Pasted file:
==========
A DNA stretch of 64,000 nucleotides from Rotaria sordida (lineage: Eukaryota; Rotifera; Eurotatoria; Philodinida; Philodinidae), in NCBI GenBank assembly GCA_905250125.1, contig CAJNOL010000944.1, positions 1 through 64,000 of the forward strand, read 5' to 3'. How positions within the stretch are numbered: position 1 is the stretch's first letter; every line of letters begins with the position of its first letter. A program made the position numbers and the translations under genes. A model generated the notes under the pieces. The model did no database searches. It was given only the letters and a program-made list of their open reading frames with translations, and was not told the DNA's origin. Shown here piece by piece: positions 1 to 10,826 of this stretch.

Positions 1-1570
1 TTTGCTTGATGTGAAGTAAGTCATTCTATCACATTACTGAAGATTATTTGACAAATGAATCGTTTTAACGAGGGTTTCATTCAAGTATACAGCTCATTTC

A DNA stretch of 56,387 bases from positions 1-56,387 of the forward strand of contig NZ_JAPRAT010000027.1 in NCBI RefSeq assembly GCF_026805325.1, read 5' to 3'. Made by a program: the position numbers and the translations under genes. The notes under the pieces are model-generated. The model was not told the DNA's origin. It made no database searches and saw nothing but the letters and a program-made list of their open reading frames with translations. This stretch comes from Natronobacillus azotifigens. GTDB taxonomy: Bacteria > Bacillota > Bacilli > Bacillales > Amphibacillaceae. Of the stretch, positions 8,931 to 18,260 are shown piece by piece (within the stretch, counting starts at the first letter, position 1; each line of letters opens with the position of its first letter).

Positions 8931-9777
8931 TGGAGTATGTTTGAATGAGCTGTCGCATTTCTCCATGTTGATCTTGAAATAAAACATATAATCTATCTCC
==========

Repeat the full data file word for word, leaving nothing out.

A DNA stretch of 64,000 nucleotides from Rotaria sordida (lineage: Eukaryota; Rotifera; Eurotatoria; Philodinida; Philodinidae), in NCBI GenBank assembly GCA_905250125.1, contig CAJNOL010000944.1, positions 1 through 64,000 of the forward strand, read 5' to 3'. How positions within the stretch are numbered: position 1 is the stretch's first letter; every line of letters begins with the position of its first letter. A program made the position numbers and the translations under genes. A model generated the notes under the pieces. The model did no database searches. It was given only the letters and a program-made list of their open reading frames with translations, and was not told the DNA's origin. Shown here piece by piece: positions 1 to 10,826 of this stretch.

Positions 1-1570
1 TTTGCTTGATGTGAAGTAAGTCATTCTATCACATTACTGAAGATTATTTGACAAATGAATCGTTTTAACGAGGGTTTCATTCAAGTATACAGCTCATTTC

A DNA stretch of 56,387 bases from positions 1-56,387 of the forward strand of contig NZ_JAPRAT010000027.1 in NCBI RefSeq assembly GCF_026805325.1, read 5' to 3'. Made by a program: the position numbers and the translations under genes. The notes under the pieces are model-generated. The model was not told the DNA's origin. It made no database searches and saw nothing but the letters and a program-made list of their open reading frames with translations. This stretch comes from Natronobacillus azotifigens. GTDB taxonomy: Bacteria > Bacillota > Bacilli > Bacillales > Amphibacillaceae. Of the stretch, positions 8,931 to 18,260 are shown piece by piece (within the stretch, counting starts at the first letter, position 1; each line of letters opens with the position of its first letter).

Positions 8931-9777
8931 TGGAGTATGTTTGAATGAGCTGTCGCATTTCTCCATGTTGATCTTGAAATAAAACATATAATCTATCTCC